The actual dividing up of the contents of the house between India and Pakistan (in 80/20 proportions) is extraordinary – as musical instruments are allocated and in the library two women argue over who gets to keep the Brontes and the Austens. And then after the handover celebrations, the biggest mass migration in history begins with 14 million Sikhs, Hindus and Muslims criss-crossing the land as they try to get to India or Pakistan. Cholera is rife in refugee camps and violence and illness claim one million lives.
The first third of the film is surprisingly witty (though as the political situation deteriorates that tails off for understandable reasons). There’s a lovely scene where the newly-arrived Mountbatten is training his new valets to help him dress – under two minutes is the aim, with a rather woeful 13 minutes their first attempt, despite the delightful ease with which his trousers do up now they have newfangled zips in them rather than buttons. British voices are clipped and most of the Indian leaders had been educated or trained in the UK. Many lines seem like quotes though that could just be the way posh Brits making history tend to talk, as they think everything they say is terribly, terribly important.
The house itself looks ravishing. Stunning, with long corridors and beautifully decorated rooms that mimic English country houses despite the seering heat. All the staff are dressed in white, with the men having red bibs and the women orange scarves. Edwina and Dickie are the epitome of 1940s upper class style and Edwina’s amazingly rolled hair stays in place throughout everything (I began to suspect it had been created from Bakelite, the new wonder material).
The film does drag slightly in the middle. The last third picks up speed massively with the human ramifications of Partition movingly displayed, although the love story between Jeet and Aalia becomes rather melodramatic. And despite the historical complexities the story has of course been massively simplified. There is no depiction of Edwina’s rumoured platonic affair with Nehru that Dickie gallantly turned a blind eye to (along with her many other affairs, apparently) and you can see why it would be a distraction to include it.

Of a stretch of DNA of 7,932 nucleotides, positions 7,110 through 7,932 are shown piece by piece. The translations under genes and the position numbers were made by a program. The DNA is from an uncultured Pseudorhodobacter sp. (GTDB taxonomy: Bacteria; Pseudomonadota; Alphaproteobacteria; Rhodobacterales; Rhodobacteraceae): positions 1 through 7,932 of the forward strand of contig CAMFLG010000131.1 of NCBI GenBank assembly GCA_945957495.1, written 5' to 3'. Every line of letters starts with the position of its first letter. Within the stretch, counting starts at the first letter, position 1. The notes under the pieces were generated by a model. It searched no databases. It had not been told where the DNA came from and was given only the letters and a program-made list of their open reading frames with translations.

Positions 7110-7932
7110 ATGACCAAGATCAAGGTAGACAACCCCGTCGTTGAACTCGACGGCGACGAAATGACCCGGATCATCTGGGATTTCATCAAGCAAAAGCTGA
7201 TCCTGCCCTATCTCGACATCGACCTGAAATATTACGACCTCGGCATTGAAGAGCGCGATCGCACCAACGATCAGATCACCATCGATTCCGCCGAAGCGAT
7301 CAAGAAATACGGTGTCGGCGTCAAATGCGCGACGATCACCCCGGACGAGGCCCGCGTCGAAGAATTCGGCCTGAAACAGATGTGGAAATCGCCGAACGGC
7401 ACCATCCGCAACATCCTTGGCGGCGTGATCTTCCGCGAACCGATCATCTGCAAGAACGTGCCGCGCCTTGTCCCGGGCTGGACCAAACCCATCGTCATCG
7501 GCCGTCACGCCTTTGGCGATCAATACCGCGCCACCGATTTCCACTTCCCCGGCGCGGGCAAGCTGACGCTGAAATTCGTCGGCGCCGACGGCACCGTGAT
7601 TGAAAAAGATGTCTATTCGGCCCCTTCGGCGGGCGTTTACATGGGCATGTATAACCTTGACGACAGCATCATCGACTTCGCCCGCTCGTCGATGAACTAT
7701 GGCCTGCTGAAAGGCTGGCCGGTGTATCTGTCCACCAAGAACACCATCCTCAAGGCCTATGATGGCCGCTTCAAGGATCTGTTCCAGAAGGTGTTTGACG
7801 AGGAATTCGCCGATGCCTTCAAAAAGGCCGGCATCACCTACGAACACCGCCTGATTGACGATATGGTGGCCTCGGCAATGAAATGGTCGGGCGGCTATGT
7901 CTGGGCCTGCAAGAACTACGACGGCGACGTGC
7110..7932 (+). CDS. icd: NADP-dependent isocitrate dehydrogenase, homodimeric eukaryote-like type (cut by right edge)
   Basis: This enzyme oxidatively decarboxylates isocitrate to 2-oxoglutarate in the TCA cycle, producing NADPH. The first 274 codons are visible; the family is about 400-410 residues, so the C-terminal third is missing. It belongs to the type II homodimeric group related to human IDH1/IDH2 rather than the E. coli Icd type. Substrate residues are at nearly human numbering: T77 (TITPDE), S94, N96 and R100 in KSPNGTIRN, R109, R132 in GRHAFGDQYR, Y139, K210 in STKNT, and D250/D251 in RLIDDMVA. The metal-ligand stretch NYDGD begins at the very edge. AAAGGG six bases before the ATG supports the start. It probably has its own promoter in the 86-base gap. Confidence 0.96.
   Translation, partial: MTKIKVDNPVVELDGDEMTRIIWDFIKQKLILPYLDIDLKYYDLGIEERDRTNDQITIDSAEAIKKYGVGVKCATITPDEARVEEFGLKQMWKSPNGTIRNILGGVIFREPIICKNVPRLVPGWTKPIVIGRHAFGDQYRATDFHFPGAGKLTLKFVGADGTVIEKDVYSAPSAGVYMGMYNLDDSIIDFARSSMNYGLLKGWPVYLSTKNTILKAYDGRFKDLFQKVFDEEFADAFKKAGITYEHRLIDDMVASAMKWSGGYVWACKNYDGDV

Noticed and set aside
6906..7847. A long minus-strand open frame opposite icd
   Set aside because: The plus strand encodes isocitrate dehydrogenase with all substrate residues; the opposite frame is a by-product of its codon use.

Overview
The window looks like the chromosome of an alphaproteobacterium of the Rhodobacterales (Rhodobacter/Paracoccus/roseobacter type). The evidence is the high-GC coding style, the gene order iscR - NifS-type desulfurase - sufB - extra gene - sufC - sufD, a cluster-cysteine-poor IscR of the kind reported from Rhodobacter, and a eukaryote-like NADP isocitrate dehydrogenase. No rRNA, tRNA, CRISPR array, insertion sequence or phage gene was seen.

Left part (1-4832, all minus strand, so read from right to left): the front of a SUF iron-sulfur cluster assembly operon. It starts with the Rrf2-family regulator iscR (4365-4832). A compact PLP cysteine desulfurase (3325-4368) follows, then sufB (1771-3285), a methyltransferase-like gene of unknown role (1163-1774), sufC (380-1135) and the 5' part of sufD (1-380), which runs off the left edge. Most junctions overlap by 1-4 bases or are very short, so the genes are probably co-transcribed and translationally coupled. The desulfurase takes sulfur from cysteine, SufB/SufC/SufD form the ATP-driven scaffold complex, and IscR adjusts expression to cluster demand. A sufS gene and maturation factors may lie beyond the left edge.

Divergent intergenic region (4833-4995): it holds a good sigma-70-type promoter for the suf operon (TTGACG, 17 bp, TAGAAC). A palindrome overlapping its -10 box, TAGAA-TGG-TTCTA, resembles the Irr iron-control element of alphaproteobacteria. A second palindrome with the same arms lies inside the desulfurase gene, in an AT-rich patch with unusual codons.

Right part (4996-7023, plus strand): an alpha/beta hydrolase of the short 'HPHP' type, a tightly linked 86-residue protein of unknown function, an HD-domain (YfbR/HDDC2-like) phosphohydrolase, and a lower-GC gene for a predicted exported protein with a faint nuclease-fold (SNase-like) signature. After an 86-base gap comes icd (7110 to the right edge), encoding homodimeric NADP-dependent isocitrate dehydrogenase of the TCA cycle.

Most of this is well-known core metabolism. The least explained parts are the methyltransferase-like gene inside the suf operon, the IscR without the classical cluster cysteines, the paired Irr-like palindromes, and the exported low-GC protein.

The performances are excellent and the physical likeness between the actors and their real life counterparts (we see original film footage at the end) is uncanny – particularly Edwina, Jinnah, and Nehru. (Bonneville is terrific as Mountbatten but looks nothing like the patrician-looking real-life earl.)
If you know nothing about Partition and the history of the British Raj in India that doesn’t matter – the story is clearly set out and everything happens in a linear way. And although the exposition can be rather clunky (via important discussions between important people about the unfolding situation, often overheard by less important people who then discuss them with other less important people) it is quite helpful.
If you do see Viceroy’s House please stay on for the credits. And despite minor criticisms Gurinder Chadha has done a very good job in humanising a complicated story that may make you want to delve deeper. It’s because I stayed up late last night googling Nehru, Jinnah, and the Mountbattens that this review comes to you several hours later than intended.